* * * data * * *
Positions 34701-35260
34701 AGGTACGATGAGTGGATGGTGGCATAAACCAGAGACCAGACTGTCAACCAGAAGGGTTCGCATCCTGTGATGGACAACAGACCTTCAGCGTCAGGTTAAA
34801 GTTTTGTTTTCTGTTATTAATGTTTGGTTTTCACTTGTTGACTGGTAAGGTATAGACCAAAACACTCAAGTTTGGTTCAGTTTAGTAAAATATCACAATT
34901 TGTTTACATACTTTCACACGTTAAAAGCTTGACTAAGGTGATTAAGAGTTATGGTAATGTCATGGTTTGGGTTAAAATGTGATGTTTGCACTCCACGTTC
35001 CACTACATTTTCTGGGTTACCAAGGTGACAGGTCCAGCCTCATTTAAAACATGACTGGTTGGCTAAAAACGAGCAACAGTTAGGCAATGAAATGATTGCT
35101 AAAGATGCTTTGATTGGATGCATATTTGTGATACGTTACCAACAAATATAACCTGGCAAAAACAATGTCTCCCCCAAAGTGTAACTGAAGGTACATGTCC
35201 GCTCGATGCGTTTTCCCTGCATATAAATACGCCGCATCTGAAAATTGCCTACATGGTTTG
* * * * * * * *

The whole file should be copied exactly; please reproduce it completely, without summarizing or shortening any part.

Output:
Positions 34701-35260
34701 AGGTACGATGAGTGGATGGTGGCATAAACCAGAGACCAGACTGTCAACCAGAAGGGTTCGCATCCTGTGATGGACAACAGACCTTCAGCGTCAGGTTAAA
34801 GTTTTGTTTTCTGTTATTAATGTTTGGTTTTCACTTGTTGACTGGTAAGGTATAGACCAAAACACTCAAGTTTGGTTCAGTTTAGTAAAATATCACAATT
34901 TGTTTACATACTTTCACACGTTAAAAGCTTGACTAAGGTGATTAAGAGTTATGGTAATGTCATGGTTTGGGTTAAAATGTGATGTTTGCACTCCACGTTC
35001 CACTACATTTTCTGGGTTACCAAGGTGACAGGTCCAGCCTCATTTAAAACATGACTGGTTGGCTAAAAACGAGCAACAGTTAGGCAATGAAATGATTGCT
35101 AAAGATGCTTTGATTGGATGCATATTTGTGATACGTTACCAACAAATATAACCTGGCAAAAACAATGTCTCCCCCAAAGTGTAACTGAAGGTACATGTCC
35201 GCTCGATGCGTTTTCCCTGCATATAAATACGCCGCATCTGAAAATTGCCTACATGGTTTG